To understand the success of Netflix Original “Squid Game” and other talked-about dramas such as “My Name” and “Hellbound” is to recognize their “secret sauce” — a combination of edgy, relatable and realistic themes in today’s Korean society that can easily translate to a global audience.
Seo Jang-ho, CJ ENM’s senior vice president of content business, says, “Korean creators are always known for their creativity and this new success on a global level opens doors for them to try something new. I think they will have a better understanding of what works globally in a very short time.”
Park Joon-suh, director of productions at JTBC Studios, says those crafting upcoming content “have excellent skills in dealing with various aspects of storytelling through webtoons, web novels and dramas.”
Korean dramas garnering popularity domestically do not guarantee foreign favor, and vice versa. The dilemma between producing for a local audience versus an international crowd is still present, but that gap is gradually closing. “In the domestic market, it is difficult to predict which dramas will be successful,” Park says. “However, dramas of diverse genres will gradually be more popular than traditional ones [romantic comedies, family dramas]. Internationally, dramas with strong concepts are expected to be successful.”
Over-the-top video streaming wars might be the stiffest in South Korea and consumers in the peninsula are now spoiled for choice with an array of content and platforms, both local (Wavve, Watcha, TVing) and international (Netflix, Disney Plus, Apple TV Plus), to pick from.
“OTT platforms are consistently developing Korean originals of late, not only for Korean viewers but for global viewers too, leading to more viewing options with a variety of genres,” Seo says.
Smaller Korean production studios are now gaining recognition, resulting in direct partnerships with their counterparts on the other side of the Pacific, and a number of remakes as more stories are exchanged.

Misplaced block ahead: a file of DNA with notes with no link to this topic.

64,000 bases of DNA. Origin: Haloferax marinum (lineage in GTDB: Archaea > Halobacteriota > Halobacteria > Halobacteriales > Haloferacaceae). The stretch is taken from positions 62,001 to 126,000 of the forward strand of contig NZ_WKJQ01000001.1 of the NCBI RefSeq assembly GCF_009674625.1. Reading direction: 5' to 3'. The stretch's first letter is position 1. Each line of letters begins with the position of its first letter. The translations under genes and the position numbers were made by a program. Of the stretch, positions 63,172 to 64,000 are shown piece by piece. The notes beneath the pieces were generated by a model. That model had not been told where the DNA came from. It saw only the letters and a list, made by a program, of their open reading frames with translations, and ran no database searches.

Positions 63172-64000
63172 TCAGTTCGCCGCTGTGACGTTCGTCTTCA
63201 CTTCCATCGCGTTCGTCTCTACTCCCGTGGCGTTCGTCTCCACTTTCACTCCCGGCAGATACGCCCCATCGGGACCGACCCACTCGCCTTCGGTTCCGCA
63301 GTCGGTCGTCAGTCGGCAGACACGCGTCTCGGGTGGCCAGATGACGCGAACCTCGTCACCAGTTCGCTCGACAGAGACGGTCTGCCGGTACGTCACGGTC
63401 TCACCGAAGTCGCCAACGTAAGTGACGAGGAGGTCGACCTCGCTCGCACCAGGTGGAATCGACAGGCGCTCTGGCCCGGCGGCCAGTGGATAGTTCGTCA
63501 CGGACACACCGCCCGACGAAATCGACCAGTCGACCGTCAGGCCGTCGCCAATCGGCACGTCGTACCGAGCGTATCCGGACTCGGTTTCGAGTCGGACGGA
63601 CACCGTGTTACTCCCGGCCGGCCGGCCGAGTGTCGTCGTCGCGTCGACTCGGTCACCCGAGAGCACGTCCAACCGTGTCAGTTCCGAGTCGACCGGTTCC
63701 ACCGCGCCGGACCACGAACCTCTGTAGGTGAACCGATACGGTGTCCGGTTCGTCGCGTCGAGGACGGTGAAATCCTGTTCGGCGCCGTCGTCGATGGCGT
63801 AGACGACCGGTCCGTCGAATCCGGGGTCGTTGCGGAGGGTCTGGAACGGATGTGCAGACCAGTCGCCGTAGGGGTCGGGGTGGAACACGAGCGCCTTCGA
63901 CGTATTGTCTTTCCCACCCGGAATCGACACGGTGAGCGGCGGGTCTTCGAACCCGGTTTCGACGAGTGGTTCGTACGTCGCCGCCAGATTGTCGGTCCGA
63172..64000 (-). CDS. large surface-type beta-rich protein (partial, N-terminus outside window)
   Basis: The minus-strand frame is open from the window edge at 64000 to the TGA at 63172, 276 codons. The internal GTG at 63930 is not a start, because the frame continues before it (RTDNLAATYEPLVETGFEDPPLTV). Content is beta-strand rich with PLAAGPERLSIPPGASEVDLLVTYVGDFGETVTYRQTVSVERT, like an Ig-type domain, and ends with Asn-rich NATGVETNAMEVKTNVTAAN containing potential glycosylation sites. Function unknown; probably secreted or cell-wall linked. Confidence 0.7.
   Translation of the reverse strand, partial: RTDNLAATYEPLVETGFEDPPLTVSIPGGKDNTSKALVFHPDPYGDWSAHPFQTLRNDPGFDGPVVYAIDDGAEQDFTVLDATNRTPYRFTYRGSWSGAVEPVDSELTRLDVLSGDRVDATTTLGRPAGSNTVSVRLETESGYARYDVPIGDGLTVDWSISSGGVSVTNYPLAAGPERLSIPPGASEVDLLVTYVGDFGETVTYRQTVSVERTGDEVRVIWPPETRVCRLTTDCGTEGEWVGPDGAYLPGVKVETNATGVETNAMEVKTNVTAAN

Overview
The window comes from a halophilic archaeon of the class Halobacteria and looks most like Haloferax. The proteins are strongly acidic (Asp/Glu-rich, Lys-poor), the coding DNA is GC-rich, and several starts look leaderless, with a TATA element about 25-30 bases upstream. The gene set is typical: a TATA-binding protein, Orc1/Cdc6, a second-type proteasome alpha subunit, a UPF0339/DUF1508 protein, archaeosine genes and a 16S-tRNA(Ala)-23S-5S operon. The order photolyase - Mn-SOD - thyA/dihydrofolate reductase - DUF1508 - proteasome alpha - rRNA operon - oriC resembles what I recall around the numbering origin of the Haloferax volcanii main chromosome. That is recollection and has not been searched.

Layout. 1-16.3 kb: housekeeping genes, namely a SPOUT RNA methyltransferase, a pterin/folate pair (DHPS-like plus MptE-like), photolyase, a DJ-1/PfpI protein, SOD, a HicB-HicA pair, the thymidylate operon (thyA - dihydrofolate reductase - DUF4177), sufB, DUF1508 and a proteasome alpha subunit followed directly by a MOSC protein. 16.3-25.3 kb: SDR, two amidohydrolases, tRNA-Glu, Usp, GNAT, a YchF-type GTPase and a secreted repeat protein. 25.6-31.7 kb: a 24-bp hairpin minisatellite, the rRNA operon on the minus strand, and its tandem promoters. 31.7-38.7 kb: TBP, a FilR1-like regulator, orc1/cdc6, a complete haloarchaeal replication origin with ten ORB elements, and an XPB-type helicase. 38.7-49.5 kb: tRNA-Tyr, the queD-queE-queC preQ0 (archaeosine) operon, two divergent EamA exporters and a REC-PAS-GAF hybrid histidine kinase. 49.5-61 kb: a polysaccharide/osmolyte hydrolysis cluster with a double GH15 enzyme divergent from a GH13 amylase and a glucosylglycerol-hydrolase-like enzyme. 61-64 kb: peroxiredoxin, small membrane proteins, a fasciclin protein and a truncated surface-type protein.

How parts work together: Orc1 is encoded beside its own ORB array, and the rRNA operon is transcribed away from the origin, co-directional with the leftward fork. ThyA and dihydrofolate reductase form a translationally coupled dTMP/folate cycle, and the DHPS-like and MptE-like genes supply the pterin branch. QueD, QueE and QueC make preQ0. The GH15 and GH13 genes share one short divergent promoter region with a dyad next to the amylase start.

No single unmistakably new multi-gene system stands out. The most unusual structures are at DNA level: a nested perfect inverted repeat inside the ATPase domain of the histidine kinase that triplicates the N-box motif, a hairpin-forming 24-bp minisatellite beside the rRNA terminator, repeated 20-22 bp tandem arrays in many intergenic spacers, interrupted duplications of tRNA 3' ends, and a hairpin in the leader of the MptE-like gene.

“Highly competitive production groups will have conditioned environments to create more quality content,” Park says.
The recent stake acquisition of Endeavor by Korean media conglomerate CJ ENM and JTBC Studios establishing a footprint in Hollywood demonstrates strong ties between both U.S. and Korean entertainment industries. “Global partnerships like the one with Endeavor will create opportunities for non-Korean language international co-production and larger-scale productions for Korean ones,” Seo says. He also mentions a greater crossover between film and TV following the success of K-dramas due to OTT platforms, while CJ ENM is planning an international expansion of its OTT platform, TVing, in 2022.
Expansion to the U.S. is not limited to drama production alone. Naver, South Korea’s top search engine, moved its webtoon headquarters to Los Angeles in December 2020. Webtoons are a rich source of inspiration for several successful Korean dramas as seen in “My Name” and “Hellbound,” and the industry shows no signs of stopping as more series based on webtoons are anticipated in the near future. “All of Us Are Dead” and “The Youngest Son of a Conglomerate” are two such examples.
“In the end, stories that people from all cultures can sympathize with will continue to emerge, resulting in remakes based on these stories,” Park says. “Thus, competition for securing original IP is expected to intensify.”
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